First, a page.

This is a partial transcript from "Your World with Neil Cavuto", January 14, 2004, that was edited for clarity.
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NEIL CAVUTO, HOST: Sean O’Keefe, the NASA (search) administrator, is expected to be brief the media on what he thinks the NASA organization will make with that extra $1 billion it has been promised by the president over the next five years…
Who better to talk about this subject than John Glenn, the first American to orbit the Earth, who went back a few decades later? The former senator joins us right now.
Senator Glenn, good to have you.
JOHN GLENN, FORMER ASTRONAUT: Thank you. Good to be with you.
CAVUTO: Let me ask you, senator, what do you make of the president’s plan, this idea of going to the moon, leaping from there to Mars? (search) What do you make of that?
GLENN: Well, it’s obviously a big, bold plan, and it’s much like the one his father had back in 1989, I believe. And I think that one proved to be very, very expensive when they costed it out.
He asked for a study at that time. And when the study came back, I think it was like $400 billion in 1989 dollars. And so I don’t know what this one will cost out to be.
I think the president’s proposal that we start with the $11 billion that NASA has right now just internally, and take it out of other programs, we didn’t hear any details on that. And I want to find out what that is.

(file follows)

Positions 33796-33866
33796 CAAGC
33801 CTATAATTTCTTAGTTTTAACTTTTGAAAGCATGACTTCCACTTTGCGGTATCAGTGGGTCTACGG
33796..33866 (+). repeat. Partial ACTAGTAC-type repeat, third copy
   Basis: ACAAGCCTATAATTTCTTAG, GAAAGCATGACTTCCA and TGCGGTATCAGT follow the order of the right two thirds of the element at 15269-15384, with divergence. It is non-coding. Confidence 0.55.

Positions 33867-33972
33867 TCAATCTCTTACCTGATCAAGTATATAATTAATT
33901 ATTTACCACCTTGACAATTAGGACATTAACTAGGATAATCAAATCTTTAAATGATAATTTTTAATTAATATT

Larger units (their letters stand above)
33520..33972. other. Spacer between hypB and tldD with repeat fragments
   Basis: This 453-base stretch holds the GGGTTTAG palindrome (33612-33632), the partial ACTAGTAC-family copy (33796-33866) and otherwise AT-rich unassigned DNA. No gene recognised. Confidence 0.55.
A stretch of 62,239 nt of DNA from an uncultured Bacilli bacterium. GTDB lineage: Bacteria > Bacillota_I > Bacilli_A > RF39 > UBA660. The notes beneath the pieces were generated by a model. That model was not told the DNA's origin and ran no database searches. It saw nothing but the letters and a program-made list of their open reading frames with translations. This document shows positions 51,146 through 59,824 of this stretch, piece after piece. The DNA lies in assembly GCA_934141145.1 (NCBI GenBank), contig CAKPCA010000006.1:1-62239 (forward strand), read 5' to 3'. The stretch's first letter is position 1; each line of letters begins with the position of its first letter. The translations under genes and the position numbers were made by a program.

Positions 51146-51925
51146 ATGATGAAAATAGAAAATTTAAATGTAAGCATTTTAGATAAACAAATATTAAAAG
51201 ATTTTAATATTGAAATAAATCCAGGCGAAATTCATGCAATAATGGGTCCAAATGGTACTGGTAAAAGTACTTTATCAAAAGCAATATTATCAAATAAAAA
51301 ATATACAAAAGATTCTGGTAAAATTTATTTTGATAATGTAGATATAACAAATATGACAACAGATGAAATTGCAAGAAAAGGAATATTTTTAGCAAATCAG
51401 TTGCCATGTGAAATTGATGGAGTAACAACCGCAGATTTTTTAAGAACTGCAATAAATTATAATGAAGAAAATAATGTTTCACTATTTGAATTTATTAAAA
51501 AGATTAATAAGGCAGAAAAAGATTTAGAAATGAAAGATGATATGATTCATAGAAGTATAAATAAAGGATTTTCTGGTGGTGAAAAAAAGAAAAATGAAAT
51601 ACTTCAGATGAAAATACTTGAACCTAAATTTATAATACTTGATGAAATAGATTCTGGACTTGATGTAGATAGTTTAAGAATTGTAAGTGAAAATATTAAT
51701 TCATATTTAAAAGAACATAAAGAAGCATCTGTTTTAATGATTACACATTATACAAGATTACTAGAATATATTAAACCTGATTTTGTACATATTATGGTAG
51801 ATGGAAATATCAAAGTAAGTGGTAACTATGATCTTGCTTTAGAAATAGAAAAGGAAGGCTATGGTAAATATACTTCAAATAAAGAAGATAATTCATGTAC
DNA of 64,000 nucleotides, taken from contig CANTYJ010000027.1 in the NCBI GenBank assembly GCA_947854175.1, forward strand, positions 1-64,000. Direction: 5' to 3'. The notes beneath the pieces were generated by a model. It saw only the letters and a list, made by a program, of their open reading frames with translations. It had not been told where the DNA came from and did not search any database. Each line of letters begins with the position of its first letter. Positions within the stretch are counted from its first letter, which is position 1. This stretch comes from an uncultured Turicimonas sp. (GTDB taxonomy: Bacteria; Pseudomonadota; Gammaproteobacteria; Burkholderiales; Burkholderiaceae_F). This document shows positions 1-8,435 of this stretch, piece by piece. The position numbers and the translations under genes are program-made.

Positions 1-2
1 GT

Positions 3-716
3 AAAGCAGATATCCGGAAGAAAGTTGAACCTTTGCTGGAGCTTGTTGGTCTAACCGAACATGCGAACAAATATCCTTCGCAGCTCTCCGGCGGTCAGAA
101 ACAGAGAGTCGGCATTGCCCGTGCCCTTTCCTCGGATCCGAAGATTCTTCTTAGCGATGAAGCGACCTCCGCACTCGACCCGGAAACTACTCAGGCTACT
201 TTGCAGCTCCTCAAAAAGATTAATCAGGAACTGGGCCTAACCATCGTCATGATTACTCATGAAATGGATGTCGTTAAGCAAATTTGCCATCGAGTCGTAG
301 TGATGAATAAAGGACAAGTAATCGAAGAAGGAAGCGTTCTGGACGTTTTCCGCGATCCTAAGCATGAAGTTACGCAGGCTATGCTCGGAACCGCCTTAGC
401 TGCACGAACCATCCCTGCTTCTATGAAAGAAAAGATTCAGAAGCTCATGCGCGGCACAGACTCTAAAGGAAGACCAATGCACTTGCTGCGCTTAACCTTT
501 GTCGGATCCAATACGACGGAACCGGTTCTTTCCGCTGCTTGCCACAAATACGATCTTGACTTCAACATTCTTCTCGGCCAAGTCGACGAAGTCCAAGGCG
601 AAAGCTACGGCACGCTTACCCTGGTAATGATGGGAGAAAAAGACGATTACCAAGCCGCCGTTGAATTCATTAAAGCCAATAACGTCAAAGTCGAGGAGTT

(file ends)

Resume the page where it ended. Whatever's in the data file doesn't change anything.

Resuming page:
I’m also very concerned that we not short-circuit the International Space Station, because that is where we are just building up now. If we can get that completed, that then gives us the best platform for doing basic research. It’s a benefit to everybody right here on Earth.
And that was sort of given a passing glance when the president made his speech. I’m interested in hearing that, because I think we have something like $30 or $40 billion invested in that right now, and it is just coming up to the point where we can complete it. Then we can get complete, start getting research returns to value everybody right here on Earth.
CAVUTO: Yes. But Senator, a lot of people are saying this value return is way off and that the cost of this, certainly way beyond the billion that the president has promised NASA over the next five years, and that this is really just a pipe dream. It was a pipe dream for his father when he proposed something like this in 1989, and it’s a pipe dream for the son.
What do you say?
GLENN: Well, the one I was talking about was the International Space Station.
CAVUTO: Right, absolutely.